As I’ve reviewed “mentee” requests for a “mentor,” I’ve been struck by the value that the mentee puts on the opportunity…and vice versa for the mentor. I’m excited because nearly two dozen mentees and an equal number of mentors were introduced to each other via email and met in person for the first time during PRSA’s recent International Conference.

Another irony is that I, too, got a major boost at the start of my own professional career thanks to my own mentor, my internship supervisor at the US Army Training and Doctrine Command’s Public Affairs Division…Clinton Parks.

I’ve written about Clint before, and I’ll do it again in the future. Just let it be said that he tracked my budding government public affairs career for nearly two years after I had officially become a permanent employee and wasn’t his “official” responsibility. He didn’t poke and prod. He just, in his own quiet way, let me know that he was there for me if I needed advice or needed to talk.

I’ve tried to be like Clint with my own advisees and others. I’m not an “in your face” presence. But they know I’m always there, regardless of where I might actually be…Taipei, Georgia, Singapore…on a flight to Indianapolis.

And I’m not a mentor to each and every student who comes to me for advice. In some cases, it’s a simple “what should I do?” But, in others, it’s “where will this decision take me?” And that’s a whole ‘nother question.

It’s one thing to help a student decide on one course over another. But when your answer morphs into “and here’s what taking that course means for your future,” the relationship has taken a more committed direction…the two of you are charting out a career/life trajectory that goes way beyond college.

Please note that this in no way is being a “stalker.” I, for one, let the student decide if he or she wants to take our relationship to the next professional level. The student connects with me. And the frequency of communication lies with the student as well. The relationship is organic, not manufactured.

Mentoring is a rewarding experience. I take genuine pride in seeing or hearing about a student’s successes. And I empathize when he or she hits a bump in the road and suffers a setback. Been there; know the feeling.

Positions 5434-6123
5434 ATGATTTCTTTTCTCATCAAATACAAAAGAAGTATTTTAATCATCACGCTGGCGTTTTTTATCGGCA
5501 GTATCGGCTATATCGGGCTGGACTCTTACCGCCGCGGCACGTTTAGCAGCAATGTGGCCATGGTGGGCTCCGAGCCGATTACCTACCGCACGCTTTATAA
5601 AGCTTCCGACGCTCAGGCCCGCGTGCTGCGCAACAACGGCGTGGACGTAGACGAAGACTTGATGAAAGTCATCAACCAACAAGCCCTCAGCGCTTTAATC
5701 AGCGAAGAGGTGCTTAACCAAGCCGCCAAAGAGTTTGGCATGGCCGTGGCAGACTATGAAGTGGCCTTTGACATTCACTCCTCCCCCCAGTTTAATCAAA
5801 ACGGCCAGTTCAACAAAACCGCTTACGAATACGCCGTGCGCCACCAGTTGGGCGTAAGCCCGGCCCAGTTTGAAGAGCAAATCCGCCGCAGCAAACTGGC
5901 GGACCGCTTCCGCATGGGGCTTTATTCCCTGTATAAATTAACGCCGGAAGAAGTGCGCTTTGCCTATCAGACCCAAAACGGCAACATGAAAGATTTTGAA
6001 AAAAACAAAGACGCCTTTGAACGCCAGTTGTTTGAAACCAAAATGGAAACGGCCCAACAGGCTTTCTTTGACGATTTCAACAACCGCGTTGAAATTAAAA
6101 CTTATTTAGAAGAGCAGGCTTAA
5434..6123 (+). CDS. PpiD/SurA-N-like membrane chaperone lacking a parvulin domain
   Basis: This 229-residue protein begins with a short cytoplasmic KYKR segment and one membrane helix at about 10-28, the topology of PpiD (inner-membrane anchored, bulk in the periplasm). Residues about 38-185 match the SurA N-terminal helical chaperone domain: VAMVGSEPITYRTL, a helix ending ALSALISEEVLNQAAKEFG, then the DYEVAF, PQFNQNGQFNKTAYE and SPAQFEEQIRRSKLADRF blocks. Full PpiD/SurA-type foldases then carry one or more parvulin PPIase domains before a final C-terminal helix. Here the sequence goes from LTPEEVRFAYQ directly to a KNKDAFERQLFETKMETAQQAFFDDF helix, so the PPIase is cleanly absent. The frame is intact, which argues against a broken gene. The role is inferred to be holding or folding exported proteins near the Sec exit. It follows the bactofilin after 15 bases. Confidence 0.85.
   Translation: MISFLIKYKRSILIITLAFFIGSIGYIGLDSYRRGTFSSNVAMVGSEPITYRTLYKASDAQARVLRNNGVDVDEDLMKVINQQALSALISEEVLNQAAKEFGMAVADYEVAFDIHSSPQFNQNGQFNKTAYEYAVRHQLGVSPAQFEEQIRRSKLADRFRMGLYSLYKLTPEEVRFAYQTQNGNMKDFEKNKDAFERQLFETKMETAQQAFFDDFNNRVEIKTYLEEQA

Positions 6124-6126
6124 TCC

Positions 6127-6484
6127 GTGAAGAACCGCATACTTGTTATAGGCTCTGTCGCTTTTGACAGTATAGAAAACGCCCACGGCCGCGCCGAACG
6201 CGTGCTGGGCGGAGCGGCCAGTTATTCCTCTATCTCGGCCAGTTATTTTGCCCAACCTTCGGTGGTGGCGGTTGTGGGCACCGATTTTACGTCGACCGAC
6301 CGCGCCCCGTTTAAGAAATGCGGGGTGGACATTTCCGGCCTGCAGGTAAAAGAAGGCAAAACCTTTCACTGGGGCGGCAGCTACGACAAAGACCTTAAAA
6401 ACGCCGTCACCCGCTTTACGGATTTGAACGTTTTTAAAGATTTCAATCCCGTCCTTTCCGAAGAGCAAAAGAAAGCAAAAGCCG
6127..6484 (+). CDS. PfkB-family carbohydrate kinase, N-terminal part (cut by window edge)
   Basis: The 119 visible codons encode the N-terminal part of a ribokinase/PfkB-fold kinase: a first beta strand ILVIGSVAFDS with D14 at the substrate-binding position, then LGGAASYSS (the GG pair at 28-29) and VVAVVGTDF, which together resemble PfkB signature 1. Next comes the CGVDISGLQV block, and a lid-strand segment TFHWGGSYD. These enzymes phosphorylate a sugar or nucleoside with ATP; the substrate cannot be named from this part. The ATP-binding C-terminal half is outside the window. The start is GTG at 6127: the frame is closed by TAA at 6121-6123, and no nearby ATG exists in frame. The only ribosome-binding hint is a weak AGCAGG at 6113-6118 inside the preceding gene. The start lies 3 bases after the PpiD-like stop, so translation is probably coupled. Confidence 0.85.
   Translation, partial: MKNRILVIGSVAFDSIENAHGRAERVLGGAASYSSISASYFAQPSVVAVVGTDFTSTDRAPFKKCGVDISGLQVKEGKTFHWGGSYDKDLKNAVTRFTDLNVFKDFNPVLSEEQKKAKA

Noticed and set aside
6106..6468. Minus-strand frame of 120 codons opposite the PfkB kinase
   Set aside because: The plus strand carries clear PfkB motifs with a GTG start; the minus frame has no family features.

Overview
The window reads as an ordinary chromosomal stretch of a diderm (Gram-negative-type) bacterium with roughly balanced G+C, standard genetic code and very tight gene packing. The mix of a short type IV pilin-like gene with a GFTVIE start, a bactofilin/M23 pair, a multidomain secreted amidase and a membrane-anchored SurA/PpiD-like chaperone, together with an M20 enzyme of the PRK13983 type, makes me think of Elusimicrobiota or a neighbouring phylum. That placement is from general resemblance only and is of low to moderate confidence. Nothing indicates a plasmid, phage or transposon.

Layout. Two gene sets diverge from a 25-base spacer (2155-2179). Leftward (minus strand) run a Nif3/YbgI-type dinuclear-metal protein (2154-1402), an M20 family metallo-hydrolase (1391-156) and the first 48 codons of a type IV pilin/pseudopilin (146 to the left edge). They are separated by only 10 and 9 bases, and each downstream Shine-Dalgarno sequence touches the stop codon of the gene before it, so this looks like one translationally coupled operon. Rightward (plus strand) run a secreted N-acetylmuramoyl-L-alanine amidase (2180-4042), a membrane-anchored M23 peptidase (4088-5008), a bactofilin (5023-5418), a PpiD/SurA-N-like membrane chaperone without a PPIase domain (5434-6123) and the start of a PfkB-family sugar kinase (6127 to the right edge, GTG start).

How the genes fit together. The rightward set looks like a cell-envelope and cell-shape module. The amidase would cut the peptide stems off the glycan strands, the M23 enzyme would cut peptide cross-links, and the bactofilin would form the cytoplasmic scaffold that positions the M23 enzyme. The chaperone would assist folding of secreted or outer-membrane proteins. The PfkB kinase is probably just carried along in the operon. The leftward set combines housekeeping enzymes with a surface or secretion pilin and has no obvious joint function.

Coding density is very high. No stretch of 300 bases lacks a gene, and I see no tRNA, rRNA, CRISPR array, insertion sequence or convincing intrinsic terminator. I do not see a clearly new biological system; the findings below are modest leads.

So, regardless of where you are…just starting out in your professional career or savoring the benefits of having achieved a level of comfortable success in your own career, give my words some thought.

If you’re a member of the Public Relations Society of America and feel as though you really could use some advice and guidance from someone who’s been down the path before you, request a mentor today. We’ll take your request and connect you with someone who we believe will best be able to assist you.

If you’re a college student, take a close look at the professors with whom you come in contact. See if there is someone whose background and experience seems to mirror what you think you would like to do. Then reach out to him or her. If you don’t ask, you won’t get!

Posted in careers, Curry College, Education, feedback, mentoring, Planning, PR, PR students, professional organizations, PRSA, public relations, Public Relations Society of America | Tagged , , , , , , | Leave a comment

Your Career and You: “Life and ‘Overloads’”

publication1I’ve been doing something recently that doesn’t come naturally…never has, so “progress” will be interesting to measure.

Apparently I’m genetically incapable of saying “no,” and I occasionally (aka: “often”) find myself on the edge of mental and physical implosion. I’ve taken the, for me, drastic step of saying “No” when asked to participate in various activities that, previously, I would have dived into headfirst. We’ll see how this exercise goes.

I volunteer for short- and long-term projects based primarily on my experience-tested theory of “that sounds like ‘fun’, so I’ll do it!” Most of them are related in some way to my 30-plus-year active involvement with the Public Relations Society of America.

PRSA has been an amazing relationship both professionally and personally.

I’ve learned so incredibly much thanks to on-line and in-person programs that have covered the full range of challenges and opportunities that a public relations professional will encounter in his or her life. I can honestly say that I would not be where or who I am today had it not been for PRSA, both the national organization and the local chapters that I have belonged to.